“They want to make damn sure that anyone who questions the election or disputes the election in 2024 is threatened by what they’re doing to our electors and other people throughout this nation — that you will not say anything,” Matt Maddock told the crowd. “You are going to shut the eff up and you are going to walk into that gas chamber. That’s what they want, because that’s what’s coming for us.”

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According to documents from Nessel’s office, the 16 fake electors charged last month not only falsely declared duly elected status, but they also falsely claimed they had “convened and organized in the State Capitol” — the location where such proceedings must legally be held — despite meeting at state GOP headquarters instead.

At their recent arraignments, the Trump electors had not guilty pleas entered on their behalf. A magistrate released them on the condition that they follow the law, get permission to leave Michigan and not possess firearms.

A judge this week barred Meshawn Maddock from traveling to Missouri next week to attend a conference put on by MyPillow CEO Mike Lindell, who for years has promoted false claims about elections. In a subsequent Facebook post, Meshawn Maddock, who was formerly co-chair of the Michigan Republican Party, was defiant.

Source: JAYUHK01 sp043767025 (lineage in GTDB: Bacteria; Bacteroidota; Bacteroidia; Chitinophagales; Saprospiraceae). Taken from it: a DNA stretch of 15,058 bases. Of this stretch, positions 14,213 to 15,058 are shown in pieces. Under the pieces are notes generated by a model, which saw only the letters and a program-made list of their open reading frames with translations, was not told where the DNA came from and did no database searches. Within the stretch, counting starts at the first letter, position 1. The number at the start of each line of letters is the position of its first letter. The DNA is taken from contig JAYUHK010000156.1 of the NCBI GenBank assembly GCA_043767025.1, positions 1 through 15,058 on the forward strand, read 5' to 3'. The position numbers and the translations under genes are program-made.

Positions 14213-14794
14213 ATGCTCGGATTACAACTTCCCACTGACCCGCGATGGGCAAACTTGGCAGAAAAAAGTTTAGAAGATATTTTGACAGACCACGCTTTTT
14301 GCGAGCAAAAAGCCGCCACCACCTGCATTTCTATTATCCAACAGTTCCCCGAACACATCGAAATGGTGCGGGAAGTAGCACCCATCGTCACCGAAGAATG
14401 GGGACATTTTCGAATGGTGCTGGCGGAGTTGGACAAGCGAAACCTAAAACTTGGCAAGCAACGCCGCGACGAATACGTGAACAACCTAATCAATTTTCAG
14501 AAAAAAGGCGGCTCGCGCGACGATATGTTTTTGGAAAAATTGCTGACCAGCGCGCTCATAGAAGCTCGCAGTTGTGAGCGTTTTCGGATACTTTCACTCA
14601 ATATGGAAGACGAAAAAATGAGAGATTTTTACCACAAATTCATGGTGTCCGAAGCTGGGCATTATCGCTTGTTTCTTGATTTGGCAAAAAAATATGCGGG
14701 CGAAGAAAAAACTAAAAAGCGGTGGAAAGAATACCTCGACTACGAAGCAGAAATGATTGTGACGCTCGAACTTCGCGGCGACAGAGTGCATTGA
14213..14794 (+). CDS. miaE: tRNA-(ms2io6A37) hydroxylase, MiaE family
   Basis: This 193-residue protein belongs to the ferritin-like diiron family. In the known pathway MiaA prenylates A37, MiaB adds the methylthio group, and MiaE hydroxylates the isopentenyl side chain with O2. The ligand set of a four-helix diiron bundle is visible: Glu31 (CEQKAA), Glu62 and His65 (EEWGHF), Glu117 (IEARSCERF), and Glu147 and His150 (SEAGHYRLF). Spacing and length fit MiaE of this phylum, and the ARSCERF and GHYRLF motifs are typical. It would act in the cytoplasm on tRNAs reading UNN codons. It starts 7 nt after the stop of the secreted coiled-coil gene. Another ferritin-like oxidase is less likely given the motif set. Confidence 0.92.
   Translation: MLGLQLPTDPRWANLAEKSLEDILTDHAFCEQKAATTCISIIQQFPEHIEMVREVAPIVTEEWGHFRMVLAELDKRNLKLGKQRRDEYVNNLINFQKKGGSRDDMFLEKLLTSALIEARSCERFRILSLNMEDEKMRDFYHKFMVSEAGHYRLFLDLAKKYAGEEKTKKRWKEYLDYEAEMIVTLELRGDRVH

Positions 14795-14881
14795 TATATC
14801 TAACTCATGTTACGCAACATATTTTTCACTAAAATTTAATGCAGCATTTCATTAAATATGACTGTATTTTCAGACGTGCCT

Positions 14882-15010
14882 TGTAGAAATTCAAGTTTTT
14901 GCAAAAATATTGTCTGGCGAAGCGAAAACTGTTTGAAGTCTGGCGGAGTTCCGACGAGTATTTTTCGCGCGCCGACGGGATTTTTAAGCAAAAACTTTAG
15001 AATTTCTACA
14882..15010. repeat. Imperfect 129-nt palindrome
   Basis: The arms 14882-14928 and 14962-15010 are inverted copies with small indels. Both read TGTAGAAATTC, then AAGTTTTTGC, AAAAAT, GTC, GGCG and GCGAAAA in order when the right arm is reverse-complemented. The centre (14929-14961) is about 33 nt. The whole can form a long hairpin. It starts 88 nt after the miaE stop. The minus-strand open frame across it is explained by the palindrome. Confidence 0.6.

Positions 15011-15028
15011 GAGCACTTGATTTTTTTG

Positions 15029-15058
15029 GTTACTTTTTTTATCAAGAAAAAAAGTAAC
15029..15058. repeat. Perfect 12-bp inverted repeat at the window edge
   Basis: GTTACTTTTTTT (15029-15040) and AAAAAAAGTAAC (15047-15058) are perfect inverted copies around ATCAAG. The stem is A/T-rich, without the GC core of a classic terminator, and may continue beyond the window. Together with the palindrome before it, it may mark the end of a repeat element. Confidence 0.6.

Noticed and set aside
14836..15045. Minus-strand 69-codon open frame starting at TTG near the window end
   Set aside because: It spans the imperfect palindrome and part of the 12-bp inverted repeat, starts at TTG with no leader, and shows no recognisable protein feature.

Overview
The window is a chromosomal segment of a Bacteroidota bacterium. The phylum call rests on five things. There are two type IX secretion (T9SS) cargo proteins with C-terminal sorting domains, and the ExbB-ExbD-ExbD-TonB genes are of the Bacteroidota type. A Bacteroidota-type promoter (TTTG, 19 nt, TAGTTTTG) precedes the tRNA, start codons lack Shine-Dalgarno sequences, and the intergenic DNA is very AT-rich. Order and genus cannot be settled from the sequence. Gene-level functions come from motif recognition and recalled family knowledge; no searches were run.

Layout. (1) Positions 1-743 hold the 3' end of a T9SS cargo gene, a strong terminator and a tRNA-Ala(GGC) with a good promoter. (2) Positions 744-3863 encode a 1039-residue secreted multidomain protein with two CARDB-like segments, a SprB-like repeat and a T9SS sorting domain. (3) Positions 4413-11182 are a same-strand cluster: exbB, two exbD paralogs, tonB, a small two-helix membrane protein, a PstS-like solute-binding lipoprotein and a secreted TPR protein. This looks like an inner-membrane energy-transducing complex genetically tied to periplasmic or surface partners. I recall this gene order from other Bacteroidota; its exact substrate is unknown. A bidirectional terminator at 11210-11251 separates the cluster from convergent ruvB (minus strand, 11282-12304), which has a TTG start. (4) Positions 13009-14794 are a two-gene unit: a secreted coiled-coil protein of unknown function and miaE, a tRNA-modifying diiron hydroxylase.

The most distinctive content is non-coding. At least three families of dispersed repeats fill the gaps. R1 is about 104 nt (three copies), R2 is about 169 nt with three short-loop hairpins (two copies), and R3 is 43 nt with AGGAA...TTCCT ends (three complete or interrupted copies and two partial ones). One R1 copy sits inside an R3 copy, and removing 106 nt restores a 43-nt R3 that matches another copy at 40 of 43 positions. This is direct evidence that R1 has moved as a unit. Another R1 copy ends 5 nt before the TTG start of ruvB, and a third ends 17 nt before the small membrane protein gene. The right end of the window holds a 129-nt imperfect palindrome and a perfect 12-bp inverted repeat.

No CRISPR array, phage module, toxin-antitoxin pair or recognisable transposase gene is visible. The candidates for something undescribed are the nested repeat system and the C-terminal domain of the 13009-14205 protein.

“Does our Attorney General think that punishing me by refusing to let me attend the Mike Lindell Summit will stop me from talking about stolen elections? Not a chance,” she wrote.

“For me it shows the political nature of the entire case,” said Nicholas Somberg, the attorney for Meshawn Maddock.

Somberg added that Maddock did not do anything wrong and would fight the charges against her. “There was no fraud,” he said. “It’s all free speech.”

At one point at the fundraising event, Meshawn Maddock was invited up to the microphone to be “honored for being an elector.” There, she was more reticent, only noting that there were other Trump electors at the party she did not want to “out.”